That was the longest week of my life. My stomach was in knots, I couldn’t eat, couldn’t find joy in anything, and basically just wanted to curl up in the fetal position. My dogs are brothers and extremely close. All the worst case scenarios of how the other dog would go on without his brother kept running through my mind. It was horrible. The test results finally came back and showed that the mass was large and in a very bad spot, but was benign. A great deal of money, a quick surgery and recovery later, and our pup is back to normal.

This whole incident made me take a serious look at why I am always ready to jump to the worst case conclusion. Am I trying to protect myself? Get my armor up and ready for battle even though it might not be needed? Why can’t I be more positive and optimistic? Does it always have to be the darkest day in my brain?

I think a lot of us do this. We expect the worst and the worst hardly ever happens (thank goodness!). But when it does happen, it rocks our world, and we decide to not be caught unprotected again. So, next crisis, our minds go into overdrive and we imagine what it will be like when the world falls on our heads so we can be “ready.”

While this is just human nature for some of us, starting now I am going to make a real effort to temper this impulse. Spending those 7 days imagining life without my beloved dog was in no way good for me or my family. And, of course, as it turns out, totally unnecessary. I am going to try to put my imagination in a lower gear, be realistic when things come up, but not panic and freak out. I know this will be harder than I think, but in the long run, it will balance my life, allowing me to be a more positive presence for myself and a more positive force in the world.

Break Away From the Herd

Monday, January 24th, 2011

Leave it to my dad to find enlightenment from a herd of one-track rabbits. Eons ago when he drove one of those open-car, hand-cranked railcars for the Milwaukee Railroad (Hello, Elmer Fudd?!), he said that rabbits would get on the track in front of him, and once they started running, they couldn’t seem to figure out that all they had to do was jump off the track to avoid their demise. I don’t know if my dad realized what a powerful life lesson he imparted with this story, but it’s about the best metaphor for life a dad could share with his daughter.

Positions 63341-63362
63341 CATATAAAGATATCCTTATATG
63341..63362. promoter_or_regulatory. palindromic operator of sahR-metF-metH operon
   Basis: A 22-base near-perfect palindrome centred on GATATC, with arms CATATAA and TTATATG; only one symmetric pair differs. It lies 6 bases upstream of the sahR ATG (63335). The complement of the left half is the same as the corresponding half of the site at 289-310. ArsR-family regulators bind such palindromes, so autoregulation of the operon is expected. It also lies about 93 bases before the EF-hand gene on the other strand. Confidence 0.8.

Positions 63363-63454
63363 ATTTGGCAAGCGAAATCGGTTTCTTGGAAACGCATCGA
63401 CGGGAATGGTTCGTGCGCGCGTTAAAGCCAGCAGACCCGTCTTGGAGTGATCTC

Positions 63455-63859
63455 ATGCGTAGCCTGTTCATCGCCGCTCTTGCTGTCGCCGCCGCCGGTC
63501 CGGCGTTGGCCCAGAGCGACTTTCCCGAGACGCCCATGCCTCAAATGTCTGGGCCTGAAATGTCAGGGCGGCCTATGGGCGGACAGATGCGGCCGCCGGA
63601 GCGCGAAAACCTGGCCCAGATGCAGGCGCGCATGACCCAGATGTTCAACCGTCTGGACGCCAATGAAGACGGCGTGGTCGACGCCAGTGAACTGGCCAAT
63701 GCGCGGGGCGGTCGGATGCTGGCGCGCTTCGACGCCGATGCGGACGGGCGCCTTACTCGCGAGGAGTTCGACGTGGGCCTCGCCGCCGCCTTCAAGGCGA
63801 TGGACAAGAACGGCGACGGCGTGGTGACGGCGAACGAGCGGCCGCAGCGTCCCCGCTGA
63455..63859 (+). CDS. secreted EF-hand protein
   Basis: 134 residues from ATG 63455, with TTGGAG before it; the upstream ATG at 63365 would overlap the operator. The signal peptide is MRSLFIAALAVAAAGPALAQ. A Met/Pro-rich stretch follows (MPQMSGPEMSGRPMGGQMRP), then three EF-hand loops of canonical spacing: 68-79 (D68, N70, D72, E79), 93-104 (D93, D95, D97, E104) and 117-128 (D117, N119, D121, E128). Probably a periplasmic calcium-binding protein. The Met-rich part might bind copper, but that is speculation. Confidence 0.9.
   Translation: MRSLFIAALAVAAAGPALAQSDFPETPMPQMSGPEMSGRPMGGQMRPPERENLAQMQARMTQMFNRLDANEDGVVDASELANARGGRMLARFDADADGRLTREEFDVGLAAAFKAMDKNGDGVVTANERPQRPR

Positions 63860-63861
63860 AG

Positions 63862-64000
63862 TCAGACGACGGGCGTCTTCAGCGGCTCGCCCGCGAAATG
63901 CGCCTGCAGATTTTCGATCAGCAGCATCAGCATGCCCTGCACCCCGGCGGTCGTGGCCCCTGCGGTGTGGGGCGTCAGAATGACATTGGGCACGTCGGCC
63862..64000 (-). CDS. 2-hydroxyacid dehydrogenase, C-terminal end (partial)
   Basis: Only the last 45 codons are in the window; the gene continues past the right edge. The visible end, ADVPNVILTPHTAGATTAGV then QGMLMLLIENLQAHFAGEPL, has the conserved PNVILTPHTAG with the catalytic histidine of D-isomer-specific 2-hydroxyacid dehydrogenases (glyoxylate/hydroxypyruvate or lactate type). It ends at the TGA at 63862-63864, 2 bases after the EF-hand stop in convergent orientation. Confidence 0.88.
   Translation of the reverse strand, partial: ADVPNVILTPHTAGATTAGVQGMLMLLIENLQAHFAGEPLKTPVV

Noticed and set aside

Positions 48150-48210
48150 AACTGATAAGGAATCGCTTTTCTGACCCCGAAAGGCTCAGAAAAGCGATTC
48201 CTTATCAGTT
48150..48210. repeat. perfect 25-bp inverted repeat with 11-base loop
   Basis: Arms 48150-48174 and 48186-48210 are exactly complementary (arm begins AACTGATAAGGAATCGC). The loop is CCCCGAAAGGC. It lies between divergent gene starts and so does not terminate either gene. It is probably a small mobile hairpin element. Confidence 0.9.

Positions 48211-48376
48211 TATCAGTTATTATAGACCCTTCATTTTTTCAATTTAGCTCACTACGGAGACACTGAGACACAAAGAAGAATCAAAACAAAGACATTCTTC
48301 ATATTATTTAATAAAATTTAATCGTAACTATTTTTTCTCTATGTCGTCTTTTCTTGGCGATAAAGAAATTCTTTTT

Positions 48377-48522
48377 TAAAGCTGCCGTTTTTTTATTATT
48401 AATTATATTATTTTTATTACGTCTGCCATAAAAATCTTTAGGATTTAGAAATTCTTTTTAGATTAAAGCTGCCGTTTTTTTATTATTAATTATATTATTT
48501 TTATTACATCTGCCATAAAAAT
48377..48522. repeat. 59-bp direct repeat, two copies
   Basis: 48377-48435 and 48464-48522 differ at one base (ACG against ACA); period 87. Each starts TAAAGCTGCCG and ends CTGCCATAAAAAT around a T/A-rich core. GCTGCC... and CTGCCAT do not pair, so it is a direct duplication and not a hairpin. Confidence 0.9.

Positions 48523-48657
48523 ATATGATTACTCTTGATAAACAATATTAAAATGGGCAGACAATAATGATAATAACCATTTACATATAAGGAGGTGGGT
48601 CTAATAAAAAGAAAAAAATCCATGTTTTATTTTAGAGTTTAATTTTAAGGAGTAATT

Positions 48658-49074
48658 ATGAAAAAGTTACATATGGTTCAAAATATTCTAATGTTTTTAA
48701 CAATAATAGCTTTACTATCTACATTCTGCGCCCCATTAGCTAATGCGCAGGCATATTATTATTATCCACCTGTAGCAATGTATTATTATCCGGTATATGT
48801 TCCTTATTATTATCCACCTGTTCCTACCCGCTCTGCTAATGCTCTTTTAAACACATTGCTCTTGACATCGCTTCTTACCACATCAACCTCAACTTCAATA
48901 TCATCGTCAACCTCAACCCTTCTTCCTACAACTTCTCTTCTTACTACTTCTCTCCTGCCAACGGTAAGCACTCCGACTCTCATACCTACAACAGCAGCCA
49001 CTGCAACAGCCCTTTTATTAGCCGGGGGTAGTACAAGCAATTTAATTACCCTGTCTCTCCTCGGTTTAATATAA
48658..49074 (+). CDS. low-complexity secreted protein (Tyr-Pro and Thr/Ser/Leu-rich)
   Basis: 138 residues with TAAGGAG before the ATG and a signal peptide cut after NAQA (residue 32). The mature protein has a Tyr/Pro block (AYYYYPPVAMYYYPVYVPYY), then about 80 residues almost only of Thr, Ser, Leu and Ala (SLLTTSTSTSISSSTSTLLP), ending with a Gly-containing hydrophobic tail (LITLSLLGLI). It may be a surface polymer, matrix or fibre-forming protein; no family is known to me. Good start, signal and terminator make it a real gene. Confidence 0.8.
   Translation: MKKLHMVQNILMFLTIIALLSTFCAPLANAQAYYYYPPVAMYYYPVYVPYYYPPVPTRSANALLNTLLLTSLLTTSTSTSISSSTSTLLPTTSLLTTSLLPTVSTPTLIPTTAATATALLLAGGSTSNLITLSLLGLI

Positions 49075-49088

Just as life never pans out for rabbits running from trains, it doesn’t fare too well for us when we’ve got railcars of pettiness, negativity, and — well, you fill in the blanks — heading our way. I don’t know what motivates rabbits to continue in their folly, but I have an inkling of what compels us as people. Long before wheels and railcars were invented, group survival was where it was at, and I still fall prey to its siren song of ‘there’s safety in numbers’ as well as that strong desire to be ‘included’ and the fear to change.

In that sense, it takes a brave bunny to break away from the herd (especially when that herd is its family of origin!). But I’ve found life is so much sweeter when we take a daily look at the track we’re on, our traveling companions, and what we have stuffed in our brain’s baggage compartment. Over the years, I’ve learned that if it looks like a train, sounds like a train, and smells like a train, it’s my cue to take the nearest exit. There’s no need to hurl insults at the rabbits who choose to remain, or throw rotten eggs on the railcar, track, or conductor. Just get yourself off the track now. Refuse to spend one more minute of your precious life huffing and puffing in order to stay out of harm’s way. You’ll never out-run a moving locomotive, and it’s no fun trying.

Truly, life is too short to settle for being steamrollered by anyone or anything. It’s a new year. The next time someone in your life wants to engage in drama, trauma, or just plain petty meanness, choose to get off the track! You can do it. A beautiful world of unlimited possibilities awaits you. Wishing you all a Happy New Year and Happy Trails!

Lessons From Feral Kitty

Tuesday, November 30th, 2010

The Real FK - Feral Kitty

The Real FK - Feral Kitty

Dear Friends,

I’ve never been a cat person, but all that changed when ‘Feral Kitty’ came on the scene. Over the past year I’ve watched this creature transform from a hissing flash of white fur darting through my yard to a welcoming, purring presence on my doormat. In exchange for some kibble and a lot of space, I’ve learned more about relationships from this feisty tomcat than from a year of couples’ therapy with my ex!

Prior to being Feral Kitty, F.K. lived life as a domesticated cat in training with my grown daughter who had adopted him as a feral kitten. Despite her love for him and all her best efforts, she could not socialize this cat whose feral roots ran deep. No longer willing to put up with scratches on her son’s face, and knowing that no one else would ever adopt this surly, scratching mean machine, she finally gave up trying to change him. She decided to accept his feral nature and set him free — in my yard.